Humanitarian Crisis in Yemen

Crisis in Yemen

The country faces a triple threat of conflict, famine and cholera

A humanitarian emergency

More than 18 million people are in dire need of assistance


About the Yemen Crisis

Yemen currently has the greatest level of humanitarian needs in the world. After an armed conflict erupted in March, over 20 million people—80 percent of the population—are in desparate need of assistance. 10 million are in need of assistance just to stay alive, mostly women and children. 

The conflict has resulted in over 2000 deaths and two million people displaced, looking for shelter from disease and violence. Yemenis are struggling to survive as fuel, food and medical supplies are critically low due to the closure of land, sea and air routes. Just 14% of national fuel requirements have arrived in country since the end of March putting 10 million people at risk of losing access to water. Over 12 million people are going hungry as wheat and other staples are in increasingly short supply. More than 15 million are without access to health care as most hospitals have shut down due to lack of medical supplies and power cuts. 

In addition to constant threat from violence and conflict, an aggressive strain of cholera has broken out, with 872,415 suspected cases. Children are particularly vulnerable, as their small systems and malnourished bodies cannot fight the disease. 

The United Nations and other NGOs in Yemen have demanded the airport in Sana'a be reopened, as other foreign militaries have restricted food and medicine from being delivered, literally starving out innocent Yemenis.

CARE's Response

CARE has been working in Yemen since 1992, and is currently providing humanitarian assistance through water, sanitation and hygiene services and reproductive health services to needy populations in Yemen. 

Water is one of the most critical needs in Yemen. CARE is trucking in water and installing water tanks, as well as, distributing hygiene kits in vulnerable neighborhoods in Yemen. With over 15 million people unable to access healthcare, CARE is also providing safe birthing kits for pregnant women and mothers with young children. We have reached more than a million and half people with our food aid and WASH programs (water, sanitation and hygiene).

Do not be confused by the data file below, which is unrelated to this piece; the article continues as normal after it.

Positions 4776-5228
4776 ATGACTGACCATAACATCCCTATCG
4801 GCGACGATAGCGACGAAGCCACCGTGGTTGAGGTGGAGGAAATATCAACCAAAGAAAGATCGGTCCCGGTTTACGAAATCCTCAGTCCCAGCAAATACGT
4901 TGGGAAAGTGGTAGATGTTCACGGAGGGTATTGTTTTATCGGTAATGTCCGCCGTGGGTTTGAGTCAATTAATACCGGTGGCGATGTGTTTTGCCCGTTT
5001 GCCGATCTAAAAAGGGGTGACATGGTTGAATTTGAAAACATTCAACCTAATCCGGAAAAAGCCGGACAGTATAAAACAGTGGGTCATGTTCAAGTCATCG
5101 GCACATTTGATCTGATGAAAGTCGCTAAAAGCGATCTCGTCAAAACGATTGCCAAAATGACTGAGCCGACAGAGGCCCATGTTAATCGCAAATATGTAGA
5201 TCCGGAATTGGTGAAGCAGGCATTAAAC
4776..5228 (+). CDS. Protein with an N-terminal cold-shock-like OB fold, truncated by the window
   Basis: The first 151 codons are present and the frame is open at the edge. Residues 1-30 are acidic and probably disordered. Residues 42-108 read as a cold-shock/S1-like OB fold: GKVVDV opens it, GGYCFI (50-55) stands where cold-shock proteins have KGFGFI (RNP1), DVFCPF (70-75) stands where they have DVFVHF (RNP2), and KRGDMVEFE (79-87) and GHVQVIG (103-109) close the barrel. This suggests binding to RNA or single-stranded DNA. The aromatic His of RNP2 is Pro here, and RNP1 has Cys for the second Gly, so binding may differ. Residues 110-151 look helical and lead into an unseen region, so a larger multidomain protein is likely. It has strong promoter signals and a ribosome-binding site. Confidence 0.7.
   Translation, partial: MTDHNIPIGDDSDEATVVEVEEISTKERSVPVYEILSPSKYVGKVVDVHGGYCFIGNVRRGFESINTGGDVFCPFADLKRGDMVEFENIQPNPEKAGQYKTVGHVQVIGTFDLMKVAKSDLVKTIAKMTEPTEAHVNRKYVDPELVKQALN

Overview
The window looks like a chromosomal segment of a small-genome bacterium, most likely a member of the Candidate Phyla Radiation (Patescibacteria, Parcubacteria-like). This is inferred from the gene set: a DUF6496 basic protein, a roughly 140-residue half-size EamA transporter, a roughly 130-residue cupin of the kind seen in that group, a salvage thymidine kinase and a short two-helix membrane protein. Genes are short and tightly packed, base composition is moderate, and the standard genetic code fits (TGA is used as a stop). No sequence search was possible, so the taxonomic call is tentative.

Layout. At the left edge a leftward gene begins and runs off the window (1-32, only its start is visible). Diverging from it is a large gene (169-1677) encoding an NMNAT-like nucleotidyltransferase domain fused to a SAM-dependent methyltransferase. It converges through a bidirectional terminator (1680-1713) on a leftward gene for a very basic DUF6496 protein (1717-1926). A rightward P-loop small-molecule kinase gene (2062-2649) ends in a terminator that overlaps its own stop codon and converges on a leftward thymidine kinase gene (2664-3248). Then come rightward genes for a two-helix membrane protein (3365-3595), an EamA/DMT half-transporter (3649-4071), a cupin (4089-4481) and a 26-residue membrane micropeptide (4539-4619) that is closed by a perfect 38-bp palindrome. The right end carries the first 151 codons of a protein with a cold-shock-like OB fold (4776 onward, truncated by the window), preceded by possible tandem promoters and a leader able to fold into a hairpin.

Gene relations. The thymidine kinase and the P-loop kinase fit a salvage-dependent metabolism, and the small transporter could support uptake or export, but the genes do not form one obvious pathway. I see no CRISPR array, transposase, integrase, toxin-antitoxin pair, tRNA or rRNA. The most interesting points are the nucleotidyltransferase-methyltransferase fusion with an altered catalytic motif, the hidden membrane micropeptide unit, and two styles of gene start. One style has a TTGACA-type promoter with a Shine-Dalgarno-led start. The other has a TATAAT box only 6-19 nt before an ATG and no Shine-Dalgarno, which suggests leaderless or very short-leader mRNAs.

The ongoing violence is making humanitarian access to those most in need extremely challenging, and CARE continues to call on all parties to the conflict and the international community to prioritize the access and delivery of life-saving supplies to the affected people in Yemen.

Learn more about the Global Hunger Crisis.

*Updated November 2017

Yemen Emergency - Deadly cholera outbreak

Deadly cholera outbreak

Yemen’s humanitarian crisis compounded by spread of disease

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Over 2.8 million people have been displaced by the war in Yemen over the past year. Many have lost everything including family members and their homes.

Yemen Emergency - Faces of Yemen's Cholera Outbreak 1

The faces of Yemen’s cholera outbreak

7-month-old Hatem waits in a hospital overwhelmed by the outbreak

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7-month-old baby Hatem waits to have the cannula from the rehydration kit that was used to treat him to be removed.

Yemen Emergency - Faces of Yemen's Cholera Outbreak 2

The faces of Yemen’s cholera outbreak

12-year-old Bushra already lives with the blood condition hemolytic anemia

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Bushra has just started treatment at the cholera isolation unit at the Aljomhuri Hospital in Hajja, Yemen.

Yemen Emergency - Global Refugee Crisis

Global Refugee Crisis

More than 65 million people in the world are displaced

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Inside the Subotica refugee camp on the Serbian side of the Serbian/Hungary border

Yemen Emergency - Violence in Yemen

Violence in Yemen

18 million people require humanitarian assistance since armed conflict erupted in 2015

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A boy in Hajja, the capital city of Hajjah Governorate in north-western Yemen.

How CARE works in emergencies


In 2011 alone, CARE reached 12 million people affected by natural disasters, conflict situations and other crises.


In emergencies, CARE is among the first to arrive and the last to leave. When it comes to responding to an emergency, timing is crucial.